In 1835, the first to claim the western Great Lakes regions as Catholic domain was Rev. Frederic Baraga. He built a church and school on Madeline Island, once the center of the Ojibwe nation. It wasn’t until after the Civil War, in 1880, that the Holy Family Mission Boarding School opened nearby, in Bayfield, Wisconsin. It was “staffed by Sisters of the Third Order of St. Francis of Mary Immaculate” (Bantin, 1984, p. 357). Before it closed in 1936, it became my mother’s home during crucial childhood years even though a government-run Bureau of Indian Affairs (BIA) boarding school had been built in 1895 less than a mile from her aunt’s house. Her pivotal childhood experiences involved this BIA institution as well.

When she was very young, my mother was rounded up by BIA officials with 100 other children from the community. They were taken to the BIA boarding school in Lac du Flambeau and housed in a large room where they all had their tonsils removed in an assembly-line procedure. My mother became very ill after the operation: her throat was so sore and she was so sick that she knew she would die. One of her aunts (name unknown) came to visit her, saw how sick she was, and brought “Indian medicine” (alum) to heal her. As soon as my mother took the medicine, she got well.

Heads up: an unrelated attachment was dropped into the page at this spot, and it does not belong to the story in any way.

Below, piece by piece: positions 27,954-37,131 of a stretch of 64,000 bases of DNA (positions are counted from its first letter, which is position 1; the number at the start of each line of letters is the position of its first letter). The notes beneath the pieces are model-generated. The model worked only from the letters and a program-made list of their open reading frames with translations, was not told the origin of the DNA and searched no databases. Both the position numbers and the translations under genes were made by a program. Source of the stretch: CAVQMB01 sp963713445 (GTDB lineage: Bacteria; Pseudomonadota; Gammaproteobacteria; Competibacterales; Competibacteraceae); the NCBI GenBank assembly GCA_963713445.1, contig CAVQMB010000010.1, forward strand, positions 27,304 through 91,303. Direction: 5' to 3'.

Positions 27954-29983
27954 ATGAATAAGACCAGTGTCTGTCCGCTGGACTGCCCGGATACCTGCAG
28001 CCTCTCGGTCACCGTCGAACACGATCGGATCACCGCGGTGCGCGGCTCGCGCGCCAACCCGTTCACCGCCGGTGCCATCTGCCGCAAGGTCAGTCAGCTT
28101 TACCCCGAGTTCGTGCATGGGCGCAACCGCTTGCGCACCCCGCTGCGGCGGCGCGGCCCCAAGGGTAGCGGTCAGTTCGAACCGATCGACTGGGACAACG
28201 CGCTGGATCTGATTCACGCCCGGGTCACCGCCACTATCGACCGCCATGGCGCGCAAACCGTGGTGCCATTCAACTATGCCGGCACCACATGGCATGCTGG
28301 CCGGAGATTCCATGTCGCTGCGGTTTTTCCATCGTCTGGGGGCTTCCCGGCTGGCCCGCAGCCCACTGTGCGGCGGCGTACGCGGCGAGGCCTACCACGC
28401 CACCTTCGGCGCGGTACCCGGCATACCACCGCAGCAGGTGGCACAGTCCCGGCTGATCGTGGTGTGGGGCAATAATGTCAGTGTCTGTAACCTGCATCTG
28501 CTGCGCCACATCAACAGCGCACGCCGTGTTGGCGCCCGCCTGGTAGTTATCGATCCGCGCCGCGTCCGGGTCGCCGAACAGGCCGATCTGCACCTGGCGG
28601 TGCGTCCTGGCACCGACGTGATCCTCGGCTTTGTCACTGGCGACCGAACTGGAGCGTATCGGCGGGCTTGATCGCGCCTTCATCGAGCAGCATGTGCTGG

When my mother was about five, Anna became very ill and my mother was scooped up by the BIA. Instead of sending her to the BIA school in Lac du Flambeau less than a mile from her home, she was put on a train, alone, to travel to the Holy Family Mission Boarding School in Bayfield. It was a frightening 100-plus-mile trip for a young child. She told me only two stories about her years in boarding school. She was proud of the fact that she was a good student and, in the eyes of the nuns, “not like the other Indians.” She also remembered scrubbing the floor of the long hallways and stairs on her hands and knees with a toothbrush. Only once did I hear her comment that she did not forgive the Catholic Church for how she was treated. I remember these stories clearly because my mother rarely mentioned those years. As I look back, I can’t help but wonder what other experiences she might have had that were too painful to share.